Sen. Jeff Kruse must resign.
If he won’t, the Oregon Senate must expel him, and then do some soul-searching about why it let his abuse of women at the Capitol go on so long.
An independent investigation revealed Tuesday that the Roseburg Republican’s abuse went far beyond the two legislators who publicly accused him of inappropriate touching and close contact. Employment attorney Dian Rubanoff detailed misconduct against numerous other women, including other lawmakers and two law students who had worked for him. Some said they never complained because they feared for their careers.
The abuse included repeated grabbing and tight hugging, cupping buttocks, touching his head to the woman’s, running his fingers over the bottoms of breasts and more. While this is not in the category of the Harvey Weinstein abuses that launched the #MeToo movement, it is totally inappropriate and unacceptable.
Kruse’s response to the investigator made it abundantly clear that he just doesn’t get it. He didn’t deny the allegations, even confirming some while saying he didn’t remember others. But he described such behavior as “instinctual” and said “It’s not easy to change when you have been doing something for 67 years.” After he was warned by legislative leadership, his behavior reportedly escalated rather than abated.
Also troubling is the fact that his behavior appears to have been widely known, according to the investigation, yet went unchecked for years, even after he’d been given a warning.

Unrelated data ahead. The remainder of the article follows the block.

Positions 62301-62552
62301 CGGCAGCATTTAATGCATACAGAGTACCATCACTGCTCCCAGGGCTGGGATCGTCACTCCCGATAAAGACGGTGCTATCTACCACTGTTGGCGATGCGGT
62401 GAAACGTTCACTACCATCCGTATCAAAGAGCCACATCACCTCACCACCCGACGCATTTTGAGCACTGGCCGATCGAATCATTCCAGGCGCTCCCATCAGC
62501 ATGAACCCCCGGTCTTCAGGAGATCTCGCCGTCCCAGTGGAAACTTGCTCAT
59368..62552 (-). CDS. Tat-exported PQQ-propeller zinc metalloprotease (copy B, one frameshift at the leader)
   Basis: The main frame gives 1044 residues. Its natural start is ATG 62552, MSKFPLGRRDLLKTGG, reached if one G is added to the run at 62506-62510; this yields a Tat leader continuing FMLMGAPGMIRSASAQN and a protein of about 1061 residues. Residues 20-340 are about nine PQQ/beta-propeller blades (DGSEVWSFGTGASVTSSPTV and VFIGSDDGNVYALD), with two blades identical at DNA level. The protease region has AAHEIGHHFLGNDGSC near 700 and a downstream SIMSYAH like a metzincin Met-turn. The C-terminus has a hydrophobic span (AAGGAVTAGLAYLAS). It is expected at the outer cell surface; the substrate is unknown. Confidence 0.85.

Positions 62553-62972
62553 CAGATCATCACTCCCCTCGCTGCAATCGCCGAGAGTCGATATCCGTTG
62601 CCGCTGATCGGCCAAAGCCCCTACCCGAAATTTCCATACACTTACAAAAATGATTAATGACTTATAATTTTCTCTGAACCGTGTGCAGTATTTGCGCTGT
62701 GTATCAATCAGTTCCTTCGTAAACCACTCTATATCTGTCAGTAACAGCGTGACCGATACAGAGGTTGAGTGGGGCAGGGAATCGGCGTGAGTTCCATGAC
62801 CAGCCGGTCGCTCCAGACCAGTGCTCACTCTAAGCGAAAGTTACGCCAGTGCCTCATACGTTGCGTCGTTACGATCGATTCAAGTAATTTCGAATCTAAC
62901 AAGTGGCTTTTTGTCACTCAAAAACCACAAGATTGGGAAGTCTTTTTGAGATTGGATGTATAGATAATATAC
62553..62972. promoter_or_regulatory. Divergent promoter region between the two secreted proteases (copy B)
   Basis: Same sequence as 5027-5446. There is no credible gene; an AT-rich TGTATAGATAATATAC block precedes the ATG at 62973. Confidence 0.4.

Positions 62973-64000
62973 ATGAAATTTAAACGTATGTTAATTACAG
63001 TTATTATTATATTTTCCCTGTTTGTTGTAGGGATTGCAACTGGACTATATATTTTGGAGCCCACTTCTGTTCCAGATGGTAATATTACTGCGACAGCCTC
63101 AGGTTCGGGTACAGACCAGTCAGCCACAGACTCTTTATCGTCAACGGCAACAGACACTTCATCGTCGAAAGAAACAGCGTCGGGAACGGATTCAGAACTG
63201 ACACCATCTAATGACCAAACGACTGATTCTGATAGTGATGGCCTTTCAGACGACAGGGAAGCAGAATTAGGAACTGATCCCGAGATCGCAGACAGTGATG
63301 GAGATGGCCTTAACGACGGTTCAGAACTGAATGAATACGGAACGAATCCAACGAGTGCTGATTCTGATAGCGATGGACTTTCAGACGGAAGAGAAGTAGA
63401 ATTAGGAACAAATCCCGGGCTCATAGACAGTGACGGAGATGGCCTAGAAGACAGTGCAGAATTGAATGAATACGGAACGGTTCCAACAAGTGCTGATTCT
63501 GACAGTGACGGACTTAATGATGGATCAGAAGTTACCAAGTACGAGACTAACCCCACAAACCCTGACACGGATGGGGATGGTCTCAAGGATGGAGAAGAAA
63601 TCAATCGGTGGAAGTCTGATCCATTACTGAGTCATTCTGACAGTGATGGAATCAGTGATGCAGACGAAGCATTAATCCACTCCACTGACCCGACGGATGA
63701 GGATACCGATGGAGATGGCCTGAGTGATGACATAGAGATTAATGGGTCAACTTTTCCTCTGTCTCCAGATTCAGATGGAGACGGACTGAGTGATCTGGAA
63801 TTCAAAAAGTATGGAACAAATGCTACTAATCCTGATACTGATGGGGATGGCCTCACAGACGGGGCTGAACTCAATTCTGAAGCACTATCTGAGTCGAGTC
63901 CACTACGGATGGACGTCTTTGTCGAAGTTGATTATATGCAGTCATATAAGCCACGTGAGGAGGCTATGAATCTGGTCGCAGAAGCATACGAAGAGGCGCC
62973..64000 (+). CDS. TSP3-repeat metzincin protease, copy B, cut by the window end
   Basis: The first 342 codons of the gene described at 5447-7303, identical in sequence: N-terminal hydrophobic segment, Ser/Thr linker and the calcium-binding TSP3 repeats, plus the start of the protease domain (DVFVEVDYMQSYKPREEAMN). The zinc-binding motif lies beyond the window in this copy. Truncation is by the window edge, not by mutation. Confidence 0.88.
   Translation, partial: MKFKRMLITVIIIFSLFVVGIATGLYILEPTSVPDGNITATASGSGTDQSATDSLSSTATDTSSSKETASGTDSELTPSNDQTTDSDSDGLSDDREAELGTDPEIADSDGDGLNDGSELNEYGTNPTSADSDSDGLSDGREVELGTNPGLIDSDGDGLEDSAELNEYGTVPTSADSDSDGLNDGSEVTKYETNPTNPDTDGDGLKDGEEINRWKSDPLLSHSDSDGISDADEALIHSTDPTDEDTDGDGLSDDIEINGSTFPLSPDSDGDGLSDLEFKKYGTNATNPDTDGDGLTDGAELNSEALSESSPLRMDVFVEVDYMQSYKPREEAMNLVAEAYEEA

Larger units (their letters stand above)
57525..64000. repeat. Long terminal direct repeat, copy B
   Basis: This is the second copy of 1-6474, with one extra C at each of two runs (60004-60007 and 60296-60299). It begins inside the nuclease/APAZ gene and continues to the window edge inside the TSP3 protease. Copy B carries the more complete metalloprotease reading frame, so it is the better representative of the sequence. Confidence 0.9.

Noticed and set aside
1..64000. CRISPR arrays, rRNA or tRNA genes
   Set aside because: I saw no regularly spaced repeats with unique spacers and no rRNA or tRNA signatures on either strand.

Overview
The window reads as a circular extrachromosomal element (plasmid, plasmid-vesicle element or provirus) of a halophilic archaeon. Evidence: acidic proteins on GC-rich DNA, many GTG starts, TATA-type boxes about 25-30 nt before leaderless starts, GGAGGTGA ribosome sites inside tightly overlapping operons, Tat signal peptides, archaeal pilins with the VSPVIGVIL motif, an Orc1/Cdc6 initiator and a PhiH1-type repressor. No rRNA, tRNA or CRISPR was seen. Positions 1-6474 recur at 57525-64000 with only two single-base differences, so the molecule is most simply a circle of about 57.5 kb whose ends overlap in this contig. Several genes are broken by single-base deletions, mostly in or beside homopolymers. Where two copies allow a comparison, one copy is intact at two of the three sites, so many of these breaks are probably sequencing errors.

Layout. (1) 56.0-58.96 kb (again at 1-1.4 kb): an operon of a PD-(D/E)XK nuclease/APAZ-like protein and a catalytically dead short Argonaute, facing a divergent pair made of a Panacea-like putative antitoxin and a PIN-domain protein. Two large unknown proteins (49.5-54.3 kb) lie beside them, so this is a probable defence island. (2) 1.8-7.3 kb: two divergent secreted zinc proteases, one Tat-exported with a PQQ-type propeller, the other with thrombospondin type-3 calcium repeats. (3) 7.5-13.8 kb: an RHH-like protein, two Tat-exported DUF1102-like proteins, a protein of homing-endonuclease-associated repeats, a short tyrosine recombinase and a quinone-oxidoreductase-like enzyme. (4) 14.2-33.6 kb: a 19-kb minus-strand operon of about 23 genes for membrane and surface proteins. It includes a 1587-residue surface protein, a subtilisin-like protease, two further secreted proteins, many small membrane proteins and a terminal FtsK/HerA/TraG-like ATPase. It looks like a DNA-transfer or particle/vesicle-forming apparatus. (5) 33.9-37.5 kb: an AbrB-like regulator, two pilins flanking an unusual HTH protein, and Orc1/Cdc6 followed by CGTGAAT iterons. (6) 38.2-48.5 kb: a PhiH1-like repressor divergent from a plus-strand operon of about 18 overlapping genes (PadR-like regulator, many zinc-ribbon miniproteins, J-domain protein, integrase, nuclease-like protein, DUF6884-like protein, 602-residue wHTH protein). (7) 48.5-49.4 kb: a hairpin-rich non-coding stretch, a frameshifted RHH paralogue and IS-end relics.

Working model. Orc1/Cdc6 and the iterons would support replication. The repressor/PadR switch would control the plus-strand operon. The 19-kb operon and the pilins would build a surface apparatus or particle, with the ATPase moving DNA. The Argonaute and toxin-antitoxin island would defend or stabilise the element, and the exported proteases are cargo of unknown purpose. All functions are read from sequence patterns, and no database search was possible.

More recently, Kruse sent letters to his two public accusers in January, according to The Oregonian, in which he apologized for making them uncomfortable, although he still disagreed with many of the allegations. He said he would try to change. On Wednesday, he told The News-Review in Roseburg that he would not resign and is preparing a rebuttal to Rubanoff’s report.
The Senate Conduct Committee has scheduled a Feb. 22 public hearing on Rubanoff’s report and could recommend that the full Senate reprimand, censure or expel Kruse. A two-thirds vote in the Senate would be required to discipline the senator, meaning at least three Republican votes would be needed even if all Democrats concurred. The vote should be unanimous, and be followed by a serious study of why the legislators’ response was so slow and how to create a healthy atmosphere and a structure for complaints that would preclude a repeat.